I have posted a number of blog notes about Software-as-a-Service (SaaS). My own belief is that "renting" software and the necessary associated data storage on the web eliminates many of the problems associated with PC-based applications such as PC failure, data backup, and the necessary periodic software upgrades. I interact with web-based applications for more than 80% of my daily computing activities including the writing and publishing of this blog as well as my email and business-related applications using Gmail and Google Apps.
I fully understand that a hospital executives or hospital-based lab professionals might be nervous about deploying a "pay per use" model for an EMR or LIS. Nevertheless, there seems to be progress in this category of software, as demonstrated by a recent press release (see: Wipro launches pay per use software). Below is an excerpt from the article describing a product that I will refer to as "EMR lite" with boldface emphasis mine:
Wipro Infotech, the India and Middle East IT Business of Wipro, ...announced the launch of Wipro HIS Lite, a Hospital Information System in the SaaS model also known as ‘Pay per Use’ Model at Paras Hospital in Ghaziabad near New Delhi. Wipro HIS Lite is an information system tailor-made for the small hospital and nursing home segment. So far, ‘Pay Per Use’ model, is the first of its kind. It is meant for the small hospital and nursing home community. In the pay per use model the hospitals have to pay just a monthly user based subscription fee, claims the company. The system aims to help doctors maintain patient data efficiently, reduce patient waiting time. It provides strong MIS, business intelligence and integration among all departments of the hospital, according to the company.... All that is required is a dedicated connectivity to the Wipro server in the datacenter and hospitals can use the software on a real-time basis like it is in their own office.”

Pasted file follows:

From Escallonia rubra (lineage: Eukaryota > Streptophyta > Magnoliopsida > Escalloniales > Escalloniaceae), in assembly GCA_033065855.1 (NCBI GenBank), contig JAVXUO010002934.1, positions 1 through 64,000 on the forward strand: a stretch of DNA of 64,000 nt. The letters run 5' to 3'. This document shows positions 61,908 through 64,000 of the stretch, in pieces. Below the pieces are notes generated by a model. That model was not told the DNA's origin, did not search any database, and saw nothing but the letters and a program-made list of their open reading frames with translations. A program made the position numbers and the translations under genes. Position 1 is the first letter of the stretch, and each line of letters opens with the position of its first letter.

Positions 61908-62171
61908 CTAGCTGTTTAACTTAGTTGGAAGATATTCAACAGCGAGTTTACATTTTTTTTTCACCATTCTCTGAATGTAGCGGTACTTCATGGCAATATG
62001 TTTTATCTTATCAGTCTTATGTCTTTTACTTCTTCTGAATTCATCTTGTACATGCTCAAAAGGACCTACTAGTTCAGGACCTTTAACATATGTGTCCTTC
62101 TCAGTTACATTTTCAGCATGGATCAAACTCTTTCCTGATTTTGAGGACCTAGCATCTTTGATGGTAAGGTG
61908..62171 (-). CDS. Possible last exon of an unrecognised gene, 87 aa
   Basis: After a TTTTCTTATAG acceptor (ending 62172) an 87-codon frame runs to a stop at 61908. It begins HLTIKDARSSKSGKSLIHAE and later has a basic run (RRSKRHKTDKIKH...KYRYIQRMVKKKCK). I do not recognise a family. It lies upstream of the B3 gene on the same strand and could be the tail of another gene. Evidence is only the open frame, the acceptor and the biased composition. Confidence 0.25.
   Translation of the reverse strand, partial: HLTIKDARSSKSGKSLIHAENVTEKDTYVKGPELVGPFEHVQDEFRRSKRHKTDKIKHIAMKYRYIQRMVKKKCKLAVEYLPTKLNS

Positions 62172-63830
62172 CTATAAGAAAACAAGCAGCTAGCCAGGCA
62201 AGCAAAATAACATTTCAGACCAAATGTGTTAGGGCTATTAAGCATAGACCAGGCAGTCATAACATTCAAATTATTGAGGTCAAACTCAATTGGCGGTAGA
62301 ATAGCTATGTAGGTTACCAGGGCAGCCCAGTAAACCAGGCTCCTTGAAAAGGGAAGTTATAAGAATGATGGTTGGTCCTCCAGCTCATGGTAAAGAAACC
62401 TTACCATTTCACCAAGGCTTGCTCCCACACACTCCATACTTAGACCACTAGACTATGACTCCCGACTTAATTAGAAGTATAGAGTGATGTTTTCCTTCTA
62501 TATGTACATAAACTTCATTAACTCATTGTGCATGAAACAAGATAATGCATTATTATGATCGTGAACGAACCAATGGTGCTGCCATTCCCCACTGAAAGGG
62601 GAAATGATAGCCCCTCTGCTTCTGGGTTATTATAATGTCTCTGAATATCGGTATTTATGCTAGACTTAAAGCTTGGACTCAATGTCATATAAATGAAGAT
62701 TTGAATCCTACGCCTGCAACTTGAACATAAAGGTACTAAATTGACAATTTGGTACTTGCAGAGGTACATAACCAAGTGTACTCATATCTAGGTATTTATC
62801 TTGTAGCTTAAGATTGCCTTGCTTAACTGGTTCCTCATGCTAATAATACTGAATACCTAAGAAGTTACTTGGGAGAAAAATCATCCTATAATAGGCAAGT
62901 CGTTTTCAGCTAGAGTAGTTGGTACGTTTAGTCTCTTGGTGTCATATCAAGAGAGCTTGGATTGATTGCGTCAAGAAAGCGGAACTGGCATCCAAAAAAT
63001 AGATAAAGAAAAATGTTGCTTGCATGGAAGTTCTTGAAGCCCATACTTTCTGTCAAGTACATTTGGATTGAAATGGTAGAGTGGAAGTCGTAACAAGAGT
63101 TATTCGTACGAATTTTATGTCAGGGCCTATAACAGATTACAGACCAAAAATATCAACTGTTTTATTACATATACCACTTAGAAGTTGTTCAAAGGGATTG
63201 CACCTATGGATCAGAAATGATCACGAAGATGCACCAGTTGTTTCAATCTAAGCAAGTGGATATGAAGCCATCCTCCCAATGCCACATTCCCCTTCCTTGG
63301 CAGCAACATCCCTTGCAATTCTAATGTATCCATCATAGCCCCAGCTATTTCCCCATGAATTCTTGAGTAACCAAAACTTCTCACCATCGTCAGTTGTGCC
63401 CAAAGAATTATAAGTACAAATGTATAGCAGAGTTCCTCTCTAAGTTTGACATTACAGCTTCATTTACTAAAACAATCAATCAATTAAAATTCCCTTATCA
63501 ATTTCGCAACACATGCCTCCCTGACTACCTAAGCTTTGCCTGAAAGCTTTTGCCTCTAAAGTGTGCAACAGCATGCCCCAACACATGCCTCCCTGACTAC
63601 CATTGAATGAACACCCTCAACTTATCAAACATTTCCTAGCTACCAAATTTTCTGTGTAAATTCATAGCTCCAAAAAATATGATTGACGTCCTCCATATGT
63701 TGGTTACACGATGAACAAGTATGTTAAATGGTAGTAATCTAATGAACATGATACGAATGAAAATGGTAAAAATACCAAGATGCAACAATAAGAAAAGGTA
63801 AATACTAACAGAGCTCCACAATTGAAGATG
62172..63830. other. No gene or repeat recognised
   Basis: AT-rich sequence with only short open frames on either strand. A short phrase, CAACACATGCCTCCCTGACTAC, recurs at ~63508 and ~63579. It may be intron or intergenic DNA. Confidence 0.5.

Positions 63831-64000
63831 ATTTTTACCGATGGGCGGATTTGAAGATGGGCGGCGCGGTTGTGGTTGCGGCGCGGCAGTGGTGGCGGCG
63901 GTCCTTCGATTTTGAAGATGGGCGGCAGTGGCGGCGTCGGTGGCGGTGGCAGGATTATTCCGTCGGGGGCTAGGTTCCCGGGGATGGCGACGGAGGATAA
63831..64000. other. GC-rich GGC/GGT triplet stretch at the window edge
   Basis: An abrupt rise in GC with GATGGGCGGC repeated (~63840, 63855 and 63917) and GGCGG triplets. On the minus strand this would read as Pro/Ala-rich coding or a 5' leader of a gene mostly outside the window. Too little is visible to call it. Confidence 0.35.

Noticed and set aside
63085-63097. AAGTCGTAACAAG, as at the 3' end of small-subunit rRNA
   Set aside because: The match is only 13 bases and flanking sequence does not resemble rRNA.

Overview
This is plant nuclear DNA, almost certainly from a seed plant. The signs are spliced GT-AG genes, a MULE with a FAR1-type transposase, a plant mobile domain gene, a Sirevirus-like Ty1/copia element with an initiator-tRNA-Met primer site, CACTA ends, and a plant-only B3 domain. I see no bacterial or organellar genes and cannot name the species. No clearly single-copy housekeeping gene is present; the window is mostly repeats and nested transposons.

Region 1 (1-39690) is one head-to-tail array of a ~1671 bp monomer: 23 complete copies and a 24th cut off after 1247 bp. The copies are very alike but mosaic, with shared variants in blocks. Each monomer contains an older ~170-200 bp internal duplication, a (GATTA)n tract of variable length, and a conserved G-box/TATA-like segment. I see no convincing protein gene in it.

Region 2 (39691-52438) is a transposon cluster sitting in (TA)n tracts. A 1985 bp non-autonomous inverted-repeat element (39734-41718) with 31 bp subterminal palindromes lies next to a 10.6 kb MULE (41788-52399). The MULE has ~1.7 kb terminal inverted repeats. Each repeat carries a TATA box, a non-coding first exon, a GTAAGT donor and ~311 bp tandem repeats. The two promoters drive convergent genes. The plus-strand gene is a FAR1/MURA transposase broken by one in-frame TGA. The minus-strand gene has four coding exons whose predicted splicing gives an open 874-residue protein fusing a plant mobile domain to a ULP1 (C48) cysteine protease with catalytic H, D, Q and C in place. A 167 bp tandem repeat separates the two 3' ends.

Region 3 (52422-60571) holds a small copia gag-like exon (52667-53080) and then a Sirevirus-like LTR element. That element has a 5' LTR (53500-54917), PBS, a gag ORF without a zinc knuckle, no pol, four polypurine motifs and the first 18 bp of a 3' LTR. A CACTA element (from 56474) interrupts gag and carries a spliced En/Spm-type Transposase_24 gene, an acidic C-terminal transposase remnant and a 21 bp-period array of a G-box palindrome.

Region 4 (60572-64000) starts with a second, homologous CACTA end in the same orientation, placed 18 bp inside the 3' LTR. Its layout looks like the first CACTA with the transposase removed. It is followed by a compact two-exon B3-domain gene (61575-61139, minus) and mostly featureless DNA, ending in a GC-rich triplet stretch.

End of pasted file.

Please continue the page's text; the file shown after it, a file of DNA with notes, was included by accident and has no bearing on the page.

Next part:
It should come as no surprise to anyone that an Indian company such as Wipro would launch an SaaS version of an EMR for small hospitals and nursing homes. My guess is that this product will find a ready market outside the U.S. where budgets may be small and society less litigious. It is not clear from the press release exactly where the Wipro servers are located. From a medico-legal perspective, I suspect that potential U.S. hospital and nursing home clients might be more receptive to the product if the servers were located on U.S. soil.
Although the idea may be shocking that EMR and LIS applications and clinical data would be managed in an off-shore server farm, it's worth pointing out that the transcription of medical records from audio tapes and digital files has been occurring off-shore for many years. I discussed this from the perspective of a security risk in July, 2006 (see: Offshore Transcription Services as a Medical Record Security Risk). If hospital executives have been comfortable with off-shore record transcription for years, I don't think that support for an EMR is that different. However, I also suspect that the average U.S. citizen has little awareness of the extent to which his or her personal financial and health information is currently being managed in foreign countries.